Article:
Sandwich lovers rejoiced when Potbelly (NASDAQ:PBPB) went public back in October. Originally priced at $14, shares for the sandwich shop popped at $33.78 on the same day. Since then, Potbelly's stock has floated around the $25-$31 per share range. This sandwich maker may have emerged victorious from its IPO, but it also faces steep competition within the fast-casual and sandwich industries. Does Potbelly have what it takes to stand out in a sea of deliciousness?
What sets Potbelly apart?
Tasty made-to-order sandwiches are a great investment for lunch, but need a bit more substance to be taken seriously as a stock. Even though Potbelly is fresh out of the oven as a public company and needs a bit of time to cool, it certainly has some favorable characteristics even now.
Like fellow fast-casual sandwich titans Subway and Quizno's, Potbelly uses an assembly line to make it your way fast, but ups the ante with a friendly atmosphere that combines splashes of down-home comfort with kitschy antique shop flair. That, and milkshakes.
It's perhaps no surprise then that Starbucks CEO Howard Schultz has been a Potbelly backer for almost a decade. Schultz has similarly strived for a comfortable, friendly neighborhood shop feel, even as the company has grown to astronomical proportions, and clearly sees the same potential in the sandwich maker. Having him on board could help keep Potbelly's heart in the right place as it broadens its scope and size.
While its down-to-earth atmosphere and delicious food have already led to solid revenue growth over the past few years (since 2008, annual sales have risen from $207.6 million to $274.9 million), Potbelly still has yet to reach its full market potential. The sandwich shop is currently only available in 18 states and the District of Columbia, but CEO Ailwyn Lewis plans to expand its base of 307 shops by 10% year-over-year "for a long period of time ." For investors looking to get in on a growth story while the getting is good, Potbelly might be the little sandwich maker that could.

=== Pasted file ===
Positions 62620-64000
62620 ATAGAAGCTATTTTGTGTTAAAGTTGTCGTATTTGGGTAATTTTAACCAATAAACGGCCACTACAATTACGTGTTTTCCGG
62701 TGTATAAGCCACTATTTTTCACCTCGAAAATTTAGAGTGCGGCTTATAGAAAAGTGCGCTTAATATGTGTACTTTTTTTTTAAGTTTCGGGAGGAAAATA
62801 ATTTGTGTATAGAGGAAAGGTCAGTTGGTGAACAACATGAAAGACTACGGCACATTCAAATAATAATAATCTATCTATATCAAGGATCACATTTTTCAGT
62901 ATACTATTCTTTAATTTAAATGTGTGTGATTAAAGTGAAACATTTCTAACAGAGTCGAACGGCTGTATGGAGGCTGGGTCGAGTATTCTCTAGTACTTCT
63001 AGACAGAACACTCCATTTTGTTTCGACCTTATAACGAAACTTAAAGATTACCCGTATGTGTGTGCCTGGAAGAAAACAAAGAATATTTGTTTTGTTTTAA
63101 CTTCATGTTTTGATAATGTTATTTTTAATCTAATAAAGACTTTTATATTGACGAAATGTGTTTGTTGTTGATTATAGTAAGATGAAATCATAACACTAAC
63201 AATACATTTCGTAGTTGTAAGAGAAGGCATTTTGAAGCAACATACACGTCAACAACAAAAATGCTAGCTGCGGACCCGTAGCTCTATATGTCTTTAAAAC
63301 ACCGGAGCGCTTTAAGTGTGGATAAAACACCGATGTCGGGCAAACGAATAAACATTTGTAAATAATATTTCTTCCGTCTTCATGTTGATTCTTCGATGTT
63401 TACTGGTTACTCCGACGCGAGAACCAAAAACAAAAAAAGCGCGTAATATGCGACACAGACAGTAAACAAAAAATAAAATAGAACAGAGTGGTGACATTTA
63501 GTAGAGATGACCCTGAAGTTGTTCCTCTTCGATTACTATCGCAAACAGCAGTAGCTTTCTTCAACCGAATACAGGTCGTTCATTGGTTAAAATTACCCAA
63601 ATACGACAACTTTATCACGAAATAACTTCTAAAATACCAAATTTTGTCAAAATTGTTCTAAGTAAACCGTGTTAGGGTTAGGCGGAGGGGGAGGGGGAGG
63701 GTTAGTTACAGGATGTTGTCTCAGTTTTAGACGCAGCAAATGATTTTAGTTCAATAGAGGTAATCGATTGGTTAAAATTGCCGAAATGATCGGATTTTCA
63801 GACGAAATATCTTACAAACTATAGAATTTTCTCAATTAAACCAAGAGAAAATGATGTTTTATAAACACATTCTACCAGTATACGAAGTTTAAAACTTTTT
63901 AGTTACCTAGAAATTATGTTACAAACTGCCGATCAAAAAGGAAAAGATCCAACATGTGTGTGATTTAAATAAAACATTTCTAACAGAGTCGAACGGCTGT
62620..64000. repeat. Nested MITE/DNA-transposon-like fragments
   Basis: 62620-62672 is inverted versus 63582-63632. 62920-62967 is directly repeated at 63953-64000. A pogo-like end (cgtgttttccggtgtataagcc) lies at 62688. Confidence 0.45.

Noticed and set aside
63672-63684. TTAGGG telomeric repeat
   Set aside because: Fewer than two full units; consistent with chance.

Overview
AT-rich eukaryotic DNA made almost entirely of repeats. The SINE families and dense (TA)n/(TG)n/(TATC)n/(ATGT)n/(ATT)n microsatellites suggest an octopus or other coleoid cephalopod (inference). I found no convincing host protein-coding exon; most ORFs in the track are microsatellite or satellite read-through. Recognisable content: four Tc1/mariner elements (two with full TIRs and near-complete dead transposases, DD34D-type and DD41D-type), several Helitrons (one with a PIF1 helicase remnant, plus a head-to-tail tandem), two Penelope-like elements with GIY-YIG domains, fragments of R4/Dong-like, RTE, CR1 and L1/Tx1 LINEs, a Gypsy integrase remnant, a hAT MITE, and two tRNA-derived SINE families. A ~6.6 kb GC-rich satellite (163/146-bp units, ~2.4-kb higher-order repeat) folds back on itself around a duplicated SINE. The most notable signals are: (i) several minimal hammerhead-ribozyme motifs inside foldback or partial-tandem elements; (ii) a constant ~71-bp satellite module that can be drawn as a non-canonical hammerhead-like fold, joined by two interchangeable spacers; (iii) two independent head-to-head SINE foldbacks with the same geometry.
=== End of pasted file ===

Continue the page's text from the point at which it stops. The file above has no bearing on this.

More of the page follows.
Besides location expansion, Potbelly is also working to diversify its product offerings, while still keeping a tight grip on quality. While Lewis explained that investors won't see "menu proliferation with items that don't fit right in our sweet spot," Potbelly has already rolled out new Q3 offerings that are utilizing high quality ingredients. The higher quality bacon bits for the new Turkey BLT offering, for example, helped send the company's cost of goods sold up 29.5% last quarter, but Lewis expects those costs to drop in Q4.
Does this Potbelly make my portfolio look fat?
Potbelly is still a relative newbie to the stock market, and while its debut has certainly been promising, the company will need to continue keeping its head on straight if it wants to see continued, healthy long-term returns.
One way to do that is to refuse to sacrifice, even a little bit, on the quality of the customer experience- much like Howard Schultz eventually did with Starbucks when he returned to its helm in 2008. If Potbelly can keep its heart (both in its food and in atmosphere) while still growing across the country, investors could be very pleased with its long-term results. If that heart somehow gets lost or obscured, however, investors should see it as a sign to head for hills.